Deeds not Words by Katharine D'SouzaA single book review here today, because I’ve only got one finished and ready to review at the moment, and knowing the author (although having purchased the book at full price) and especially the fact that she’s an independent author, I wanted to get my review out on here and on Amazon as quickly as I could. It really matters, having reviews, when you’re going it alone without the full publicity machine of a large publisher behind you: people buy on recommendation, and I know from marketing my own books that sales pick up as soon as you have a few reviews – in fact, it’s¬† not really worth officially launching a book until you have a few reviews stacked up for people to see. I also promoted this one up the book pile because I wanted to get it read and reviewed, and Ali was reading it at the same time.

Katharine D’Souza – “Deeds not Words”

(04 January 2014)

I knew what I was getting into with this book. I’d read the author’s “Park Life” back at the end of 2012 (was it really that long ago?) and was aware that, as with that novel, she had set this one in my home town of Birmingham. Now, I’m more likely to read a book that’s set here, I’d admit, but if they get it wrong, I’m much more likely to notice and throw the book across the room (I have done that before now). But I knew from “Park Life”, which was not only set in Birmingham but in the suburb where I live, that Katharine gets her city right, as she should do – both the places and the feel of the city.

This new novel is more city centre-focused, although also moving out into the suburbs and even as far as Stratford-upon-Avon. It centres around Caroline, working at the Museum and Art Gallery, having returned home from a marriage that’s gone wrong, always tending to run back to the familiar and safe rather than taking risks. She’s got her own flat near to work, but hasn’t really got round to decorating or personalising it, and the contrast is thrown into relief when she visits her beloved grandmother Beth’s much-loved and cluttered family home.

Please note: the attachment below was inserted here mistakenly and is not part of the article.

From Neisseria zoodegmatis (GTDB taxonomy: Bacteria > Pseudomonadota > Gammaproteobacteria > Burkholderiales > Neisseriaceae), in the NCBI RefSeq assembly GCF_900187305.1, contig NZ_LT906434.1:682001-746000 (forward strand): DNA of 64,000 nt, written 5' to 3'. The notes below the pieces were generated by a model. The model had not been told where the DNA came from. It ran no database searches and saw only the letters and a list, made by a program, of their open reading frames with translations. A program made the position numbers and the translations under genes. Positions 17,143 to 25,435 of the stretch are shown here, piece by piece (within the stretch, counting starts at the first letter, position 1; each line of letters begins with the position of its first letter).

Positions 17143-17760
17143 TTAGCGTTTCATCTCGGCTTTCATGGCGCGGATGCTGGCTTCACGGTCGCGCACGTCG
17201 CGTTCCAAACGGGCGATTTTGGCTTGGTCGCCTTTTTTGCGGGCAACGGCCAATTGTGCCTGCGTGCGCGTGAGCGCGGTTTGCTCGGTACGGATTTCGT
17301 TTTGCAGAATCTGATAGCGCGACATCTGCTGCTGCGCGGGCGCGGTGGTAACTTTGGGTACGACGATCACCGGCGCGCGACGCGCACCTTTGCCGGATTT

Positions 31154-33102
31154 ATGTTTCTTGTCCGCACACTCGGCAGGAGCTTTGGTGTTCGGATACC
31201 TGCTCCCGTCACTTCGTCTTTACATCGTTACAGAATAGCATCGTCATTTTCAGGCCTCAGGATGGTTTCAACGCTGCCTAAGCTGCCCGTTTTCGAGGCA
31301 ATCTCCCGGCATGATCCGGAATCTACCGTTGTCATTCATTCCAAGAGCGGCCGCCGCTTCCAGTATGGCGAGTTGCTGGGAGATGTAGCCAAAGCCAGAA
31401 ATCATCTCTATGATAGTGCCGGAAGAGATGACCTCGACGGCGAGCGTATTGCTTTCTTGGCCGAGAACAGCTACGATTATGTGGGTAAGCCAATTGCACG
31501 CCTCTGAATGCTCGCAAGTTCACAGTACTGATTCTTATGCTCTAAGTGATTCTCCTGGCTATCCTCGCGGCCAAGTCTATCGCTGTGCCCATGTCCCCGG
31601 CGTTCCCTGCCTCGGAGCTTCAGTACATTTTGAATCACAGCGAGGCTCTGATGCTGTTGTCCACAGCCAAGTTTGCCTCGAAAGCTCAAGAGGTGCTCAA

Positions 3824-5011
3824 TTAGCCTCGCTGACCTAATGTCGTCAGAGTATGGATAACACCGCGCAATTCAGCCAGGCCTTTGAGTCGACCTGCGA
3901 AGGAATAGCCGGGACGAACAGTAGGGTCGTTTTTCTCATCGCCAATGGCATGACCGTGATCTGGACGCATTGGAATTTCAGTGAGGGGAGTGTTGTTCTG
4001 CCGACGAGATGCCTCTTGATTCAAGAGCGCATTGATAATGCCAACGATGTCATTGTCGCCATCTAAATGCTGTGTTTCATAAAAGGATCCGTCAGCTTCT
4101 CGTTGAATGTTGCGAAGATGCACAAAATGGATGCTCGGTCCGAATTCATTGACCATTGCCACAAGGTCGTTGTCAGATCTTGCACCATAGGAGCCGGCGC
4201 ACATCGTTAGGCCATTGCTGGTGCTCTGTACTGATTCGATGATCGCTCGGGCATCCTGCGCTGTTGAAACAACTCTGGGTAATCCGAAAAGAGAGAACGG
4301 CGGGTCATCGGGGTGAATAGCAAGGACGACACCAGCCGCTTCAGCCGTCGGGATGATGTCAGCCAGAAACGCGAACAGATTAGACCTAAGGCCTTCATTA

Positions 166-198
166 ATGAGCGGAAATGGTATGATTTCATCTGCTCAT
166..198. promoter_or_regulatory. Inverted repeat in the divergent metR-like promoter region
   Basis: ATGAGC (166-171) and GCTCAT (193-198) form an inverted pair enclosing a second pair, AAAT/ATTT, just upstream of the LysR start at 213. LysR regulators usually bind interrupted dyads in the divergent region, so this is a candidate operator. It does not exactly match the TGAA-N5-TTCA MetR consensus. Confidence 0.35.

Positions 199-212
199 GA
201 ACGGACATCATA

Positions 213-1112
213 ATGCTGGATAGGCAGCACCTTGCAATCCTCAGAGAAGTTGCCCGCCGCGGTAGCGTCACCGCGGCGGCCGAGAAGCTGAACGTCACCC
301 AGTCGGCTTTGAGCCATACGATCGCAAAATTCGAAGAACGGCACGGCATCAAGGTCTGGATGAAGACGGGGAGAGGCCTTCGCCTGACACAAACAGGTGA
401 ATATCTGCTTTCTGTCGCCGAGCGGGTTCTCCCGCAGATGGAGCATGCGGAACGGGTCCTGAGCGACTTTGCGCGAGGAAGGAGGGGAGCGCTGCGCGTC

So, we have a returned child of the city, lots of excellent detail about the cut and thrust of working as a museum curator and trying to carve out a place in a setup that’s been there since the year dot, and then simultaneously an old flame reappears with something of a hidden agenda, and a family secret comes to light during a crisis. Mixed up in all of this is a collection of art that might not be what it seems, an unexpected family member who might not be all he seems, a dodgy geezer clutching a ‘find’ that might well be what it seems, and the usual tangled relationships and roles found in a modern family, with the whispers of inheritance and family feuds overshadowing the generations. The dual aspect of genetic and financial inheritance as well as the role of gender in history and family are all explored, too, without making the book dry or didactic.

I like the way in which the themes are more tightly twined together than in the previous book, with one very central character. Her family and work relationships are allowed space to breathe, and the importance of both – and of friends – is explored and given equal weight. It’s a modern book with a modern heroine but one that reaches back into a fascinating aspect of Birmingham’s past about which I knew very little. At the end of the book, I felt sad to be saying goodbye to the world that had been created, and I also longed to experience and visit a couple of the events and places that were created in the book, for the book, so, unlike the general setting and environment of the novel, don’t actually exist!

Yes, this is a great read if you happen to live or have lived in Birmingham. But it’s not just a local novel: strip out those details and you’re still left with a strong story and memorable characters of different ages and with different personalities, delineated beautifully and believable in their depictions: even Caroline’s slightly absent father springs into sharp focus at the appropriate points.

You can buy this book in print and ebook form at Amazon, and it should be orderable from Waterstones, too, soon. Katharine D’Souza has an interesting website where you can find out more about her and her books. Read Ali’s review here.

I’m currently reading George Gissing’s “The Odd Women”, which is oddly enthralling and more than a touch unputdownable, even though it has a slightly odd structure and somewhat unattractive central characters, and about to start a book about Jane Austen. Have you read any of Katharine D’Souza’s books? Do you read books JUST because they’re set in your home city or somewhere you know very well, and are you more critical, giving them more to live up to than books set somewhere you don’t know?